ERIC Number: ED122419
Record Type: RIE
Publication Date: 1976
Reference Count: 0
Problems of Affluent School Districts.
McLoone, Eugene P.
All school districts are affected by the stagnant economy, the growing needs of the public sector, the increased burden of transfer payments, and the limited growth of public revenues. Retrenchment is common to all school districts, but it may be more severe in affluent districts. By 1969-70, suburban school systems were the clear-cut expenditure leaders, with many spending at twice the median expenditure level for their state. However, events of the early 1970s appear to be placing these districts on the same time line that earlier saw the rise and demise of large cities as the expenditure leaders. In part, this is due to post-Serrano reforms that restrict the expenditures of the most affluent school districts. In addition to ceilings on local tax rates, the federal fund slowdown, the higher charges of intermediate districts, and changes in state aid formulas, special economic circumstances affecting affluent districts threaten their leadership role. Affluent districts typically have high-priced residences; coincidence of a general economic downturn with a local decline in housing values can result in a rapid drop in the expenditure level of affluent school systems. Whether this loss affects only the affluent, or the entire school-age population, only time will tell. (Author/JG)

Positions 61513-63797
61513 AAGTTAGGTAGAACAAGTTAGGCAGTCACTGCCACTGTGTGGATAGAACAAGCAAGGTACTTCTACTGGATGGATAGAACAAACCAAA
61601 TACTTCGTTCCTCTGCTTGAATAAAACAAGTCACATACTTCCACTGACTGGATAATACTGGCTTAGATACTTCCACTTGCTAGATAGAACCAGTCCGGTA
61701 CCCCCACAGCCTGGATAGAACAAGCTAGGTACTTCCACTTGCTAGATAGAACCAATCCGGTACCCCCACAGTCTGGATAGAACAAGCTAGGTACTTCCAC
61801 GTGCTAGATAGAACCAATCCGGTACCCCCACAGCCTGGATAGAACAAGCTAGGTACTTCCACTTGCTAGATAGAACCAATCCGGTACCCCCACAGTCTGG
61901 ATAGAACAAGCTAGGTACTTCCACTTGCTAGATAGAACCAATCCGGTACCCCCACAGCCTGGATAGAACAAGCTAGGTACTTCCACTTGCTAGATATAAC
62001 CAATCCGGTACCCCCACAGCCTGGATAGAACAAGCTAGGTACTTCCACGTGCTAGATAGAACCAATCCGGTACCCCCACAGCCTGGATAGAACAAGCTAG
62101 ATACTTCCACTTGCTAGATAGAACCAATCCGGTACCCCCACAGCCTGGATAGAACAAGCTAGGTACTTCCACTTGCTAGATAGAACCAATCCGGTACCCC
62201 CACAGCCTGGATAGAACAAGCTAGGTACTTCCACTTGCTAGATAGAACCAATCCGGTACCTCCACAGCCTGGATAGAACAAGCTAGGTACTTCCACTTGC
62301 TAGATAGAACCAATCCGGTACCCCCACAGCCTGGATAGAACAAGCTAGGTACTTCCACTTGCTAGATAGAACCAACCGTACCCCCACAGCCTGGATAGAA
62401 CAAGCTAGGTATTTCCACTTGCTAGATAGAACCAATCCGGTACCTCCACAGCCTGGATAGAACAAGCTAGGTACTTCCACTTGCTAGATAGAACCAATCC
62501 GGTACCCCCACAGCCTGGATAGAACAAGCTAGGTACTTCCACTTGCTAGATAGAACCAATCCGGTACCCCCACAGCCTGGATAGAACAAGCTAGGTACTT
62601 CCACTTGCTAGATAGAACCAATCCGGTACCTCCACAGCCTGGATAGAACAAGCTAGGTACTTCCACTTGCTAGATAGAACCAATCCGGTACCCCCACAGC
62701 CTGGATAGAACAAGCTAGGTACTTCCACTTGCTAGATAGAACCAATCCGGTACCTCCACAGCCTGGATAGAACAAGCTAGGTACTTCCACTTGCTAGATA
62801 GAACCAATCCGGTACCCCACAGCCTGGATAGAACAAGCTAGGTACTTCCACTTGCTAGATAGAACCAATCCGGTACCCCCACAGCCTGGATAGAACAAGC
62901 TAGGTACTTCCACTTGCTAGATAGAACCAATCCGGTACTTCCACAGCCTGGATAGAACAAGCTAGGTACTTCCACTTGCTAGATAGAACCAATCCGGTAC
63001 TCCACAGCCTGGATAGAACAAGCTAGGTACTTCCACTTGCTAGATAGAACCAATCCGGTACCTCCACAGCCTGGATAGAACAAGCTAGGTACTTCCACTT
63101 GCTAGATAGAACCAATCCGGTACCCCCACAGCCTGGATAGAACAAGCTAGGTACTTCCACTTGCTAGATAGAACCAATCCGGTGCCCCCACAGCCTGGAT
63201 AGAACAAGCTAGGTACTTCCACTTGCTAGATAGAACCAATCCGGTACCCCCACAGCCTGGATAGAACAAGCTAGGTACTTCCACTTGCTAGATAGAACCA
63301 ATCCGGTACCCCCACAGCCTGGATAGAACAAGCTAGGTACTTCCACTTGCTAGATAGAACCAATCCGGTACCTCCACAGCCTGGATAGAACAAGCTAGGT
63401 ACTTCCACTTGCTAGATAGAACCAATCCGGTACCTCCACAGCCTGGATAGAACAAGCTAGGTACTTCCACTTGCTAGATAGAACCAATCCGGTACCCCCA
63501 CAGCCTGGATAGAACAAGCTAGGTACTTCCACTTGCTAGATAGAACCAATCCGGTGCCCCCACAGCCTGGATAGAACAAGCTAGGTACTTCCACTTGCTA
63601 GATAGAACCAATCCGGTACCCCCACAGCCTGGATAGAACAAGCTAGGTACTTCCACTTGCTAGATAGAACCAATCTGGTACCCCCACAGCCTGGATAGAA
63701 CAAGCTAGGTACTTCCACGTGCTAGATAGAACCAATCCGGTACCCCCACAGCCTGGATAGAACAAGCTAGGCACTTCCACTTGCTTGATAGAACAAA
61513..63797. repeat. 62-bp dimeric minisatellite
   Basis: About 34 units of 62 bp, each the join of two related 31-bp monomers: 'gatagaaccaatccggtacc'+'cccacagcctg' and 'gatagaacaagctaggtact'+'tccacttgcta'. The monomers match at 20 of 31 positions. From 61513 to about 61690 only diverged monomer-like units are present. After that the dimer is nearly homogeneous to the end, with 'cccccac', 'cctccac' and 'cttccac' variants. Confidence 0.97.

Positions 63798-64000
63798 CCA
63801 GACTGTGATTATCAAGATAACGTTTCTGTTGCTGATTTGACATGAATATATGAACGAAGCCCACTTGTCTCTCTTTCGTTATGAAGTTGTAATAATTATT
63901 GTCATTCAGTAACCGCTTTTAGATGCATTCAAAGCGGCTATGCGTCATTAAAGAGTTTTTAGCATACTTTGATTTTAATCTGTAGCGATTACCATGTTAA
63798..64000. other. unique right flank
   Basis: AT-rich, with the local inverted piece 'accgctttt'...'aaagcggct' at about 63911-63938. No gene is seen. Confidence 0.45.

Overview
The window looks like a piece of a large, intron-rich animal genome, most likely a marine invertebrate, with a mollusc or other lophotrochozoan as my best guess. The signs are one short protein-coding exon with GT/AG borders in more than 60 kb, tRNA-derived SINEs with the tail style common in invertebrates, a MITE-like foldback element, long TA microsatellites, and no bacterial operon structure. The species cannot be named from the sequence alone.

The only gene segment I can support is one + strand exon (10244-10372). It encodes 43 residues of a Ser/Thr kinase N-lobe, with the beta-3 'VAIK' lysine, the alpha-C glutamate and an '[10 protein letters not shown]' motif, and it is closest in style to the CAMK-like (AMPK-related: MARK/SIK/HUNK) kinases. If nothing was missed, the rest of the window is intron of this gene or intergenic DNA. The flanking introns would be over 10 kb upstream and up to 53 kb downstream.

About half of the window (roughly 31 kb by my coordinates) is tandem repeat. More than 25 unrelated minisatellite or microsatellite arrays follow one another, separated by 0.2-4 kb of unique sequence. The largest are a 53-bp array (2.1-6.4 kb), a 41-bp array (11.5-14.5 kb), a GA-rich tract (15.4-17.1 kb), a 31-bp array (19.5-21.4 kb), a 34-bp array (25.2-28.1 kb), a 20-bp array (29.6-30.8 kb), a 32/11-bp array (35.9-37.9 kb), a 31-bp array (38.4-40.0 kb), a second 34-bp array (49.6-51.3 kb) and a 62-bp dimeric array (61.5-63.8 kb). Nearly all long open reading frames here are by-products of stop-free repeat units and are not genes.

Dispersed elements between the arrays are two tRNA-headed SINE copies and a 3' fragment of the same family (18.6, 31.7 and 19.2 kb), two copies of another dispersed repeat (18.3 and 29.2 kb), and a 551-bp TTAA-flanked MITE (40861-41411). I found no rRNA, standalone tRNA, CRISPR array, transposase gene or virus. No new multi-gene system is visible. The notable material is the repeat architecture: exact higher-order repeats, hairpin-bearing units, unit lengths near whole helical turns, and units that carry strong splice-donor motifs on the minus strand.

Publication Type: Speeches/Meeting Papers
Education Level: N/A
Authoring Institution: N/A
Note: Paper presented at the Annual American Education Finance Conference (19th, Nashville, Tennessee, March 14-16, 1976); Not available in hard copy due to marginal legibility of original document